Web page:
Drug Offers Cancer Patients a Normal Life

Gleevec gives CML patients healthy normal lifespan

(RxWiki News) For some patients, living with chronic myelogenous leukemia (CML) isn't terribly difficult; it just means taking a single pill once a day and living normal life.

A new study found that patients taking Gleevec (imatinib) for CML, who are in remission for at least two years, can expect to live a normal lifespan much like the general population who doesn't have CML.

"CML patients taking Gleevec and in remission for 2+ years may have a normal life expectancy."

Gleevec has become the first-line treatment for CML and is now known to produce total and long-lasting treatment responses in some patients.

To study the effect of this medication, researchers evaluated the records of 832 patients who were in remission after taking Gleevec for two years. Data was collected from 27 centers around the world.

During the follow-up period, just under five percent (4.8) of patients died, which is a mortality rate expected of the general population. Of this number, there were only six deaths related to CML.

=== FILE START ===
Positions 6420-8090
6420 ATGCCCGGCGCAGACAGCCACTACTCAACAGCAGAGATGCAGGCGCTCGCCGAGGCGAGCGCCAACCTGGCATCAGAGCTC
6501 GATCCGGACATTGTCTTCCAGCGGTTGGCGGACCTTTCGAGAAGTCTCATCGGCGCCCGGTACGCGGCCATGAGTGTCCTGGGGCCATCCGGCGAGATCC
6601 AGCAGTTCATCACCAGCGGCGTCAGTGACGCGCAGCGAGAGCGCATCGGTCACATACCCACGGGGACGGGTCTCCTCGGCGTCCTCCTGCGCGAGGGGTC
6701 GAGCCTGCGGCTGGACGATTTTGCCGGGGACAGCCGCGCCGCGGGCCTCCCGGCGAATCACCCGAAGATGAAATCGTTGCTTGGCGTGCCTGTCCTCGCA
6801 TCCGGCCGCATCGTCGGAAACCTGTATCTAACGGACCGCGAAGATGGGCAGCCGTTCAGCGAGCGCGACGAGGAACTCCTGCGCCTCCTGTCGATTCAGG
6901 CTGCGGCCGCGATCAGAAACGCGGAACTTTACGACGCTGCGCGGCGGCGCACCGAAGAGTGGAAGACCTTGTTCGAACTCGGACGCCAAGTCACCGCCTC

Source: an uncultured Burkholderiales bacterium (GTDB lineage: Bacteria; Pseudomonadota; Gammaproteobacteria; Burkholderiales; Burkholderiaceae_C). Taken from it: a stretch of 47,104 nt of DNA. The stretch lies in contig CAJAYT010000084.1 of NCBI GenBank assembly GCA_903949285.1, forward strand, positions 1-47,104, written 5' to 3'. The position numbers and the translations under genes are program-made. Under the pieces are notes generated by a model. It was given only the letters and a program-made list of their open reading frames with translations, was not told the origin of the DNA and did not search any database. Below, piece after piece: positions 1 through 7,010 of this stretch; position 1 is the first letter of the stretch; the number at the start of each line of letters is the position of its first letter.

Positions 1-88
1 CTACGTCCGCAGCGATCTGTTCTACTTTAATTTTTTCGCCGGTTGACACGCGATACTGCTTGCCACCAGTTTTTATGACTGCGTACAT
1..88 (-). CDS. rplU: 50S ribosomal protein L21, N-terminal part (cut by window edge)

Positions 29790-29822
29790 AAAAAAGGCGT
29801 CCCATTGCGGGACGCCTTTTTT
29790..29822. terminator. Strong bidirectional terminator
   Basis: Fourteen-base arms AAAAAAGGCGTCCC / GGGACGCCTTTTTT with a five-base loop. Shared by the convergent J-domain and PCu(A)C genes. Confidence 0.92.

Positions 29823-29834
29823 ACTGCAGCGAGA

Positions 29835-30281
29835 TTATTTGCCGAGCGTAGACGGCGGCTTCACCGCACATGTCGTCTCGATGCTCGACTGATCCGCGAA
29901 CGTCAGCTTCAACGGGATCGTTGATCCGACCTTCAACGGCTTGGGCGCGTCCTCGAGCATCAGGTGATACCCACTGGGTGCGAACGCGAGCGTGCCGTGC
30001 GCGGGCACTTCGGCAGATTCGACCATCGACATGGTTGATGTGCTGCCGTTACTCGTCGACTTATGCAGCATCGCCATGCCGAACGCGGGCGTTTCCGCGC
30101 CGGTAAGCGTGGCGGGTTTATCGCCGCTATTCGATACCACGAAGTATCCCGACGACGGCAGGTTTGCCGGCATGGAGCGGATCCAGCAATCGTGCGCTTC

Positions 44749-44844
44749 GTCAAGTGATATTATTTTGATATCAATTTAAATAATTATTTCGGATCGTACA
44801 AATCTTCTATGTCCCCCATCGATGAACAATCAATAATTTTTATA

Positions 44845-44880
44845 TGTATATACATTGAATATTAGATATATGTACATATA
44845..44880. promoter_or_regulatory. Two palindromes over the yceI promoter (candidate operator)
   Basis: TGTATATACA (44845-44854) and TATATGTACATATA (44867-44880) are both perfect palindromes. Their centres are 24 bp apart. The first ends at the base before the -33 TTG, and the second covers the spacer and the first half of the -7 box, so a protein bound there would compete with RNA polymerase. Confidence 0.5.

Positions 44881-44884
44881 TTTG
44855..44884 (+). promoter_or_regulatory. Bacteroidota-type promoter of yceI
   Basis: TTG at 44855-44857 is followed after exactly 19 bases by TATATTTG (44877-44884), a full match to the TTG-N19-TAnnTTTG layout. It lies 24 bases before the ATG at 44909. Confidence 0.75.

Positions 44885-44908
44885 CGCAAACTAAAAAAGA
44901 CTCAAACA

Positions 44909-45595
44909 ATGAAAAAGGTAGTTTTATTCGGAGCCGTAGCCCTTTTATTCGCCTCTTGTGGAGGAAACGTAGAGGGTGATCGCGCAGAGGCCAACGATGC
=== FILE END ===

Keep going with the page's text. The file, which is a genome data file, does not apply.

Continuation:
The medication does cause side effects that can have an impact on quality of life, according to the researchers. As a result, some participants switched to other targeted therapies.

In an editorial accompanying the study report published in the Journal of the National Cancer Institute, B. Douglas Smith, M.D., of the Sidney Kimmel Comprehensive Cancer Center at Johns Hopkins, says that the next level of research should "work to turn good and great responses into cures.”

Review Date: 
September 4, 2011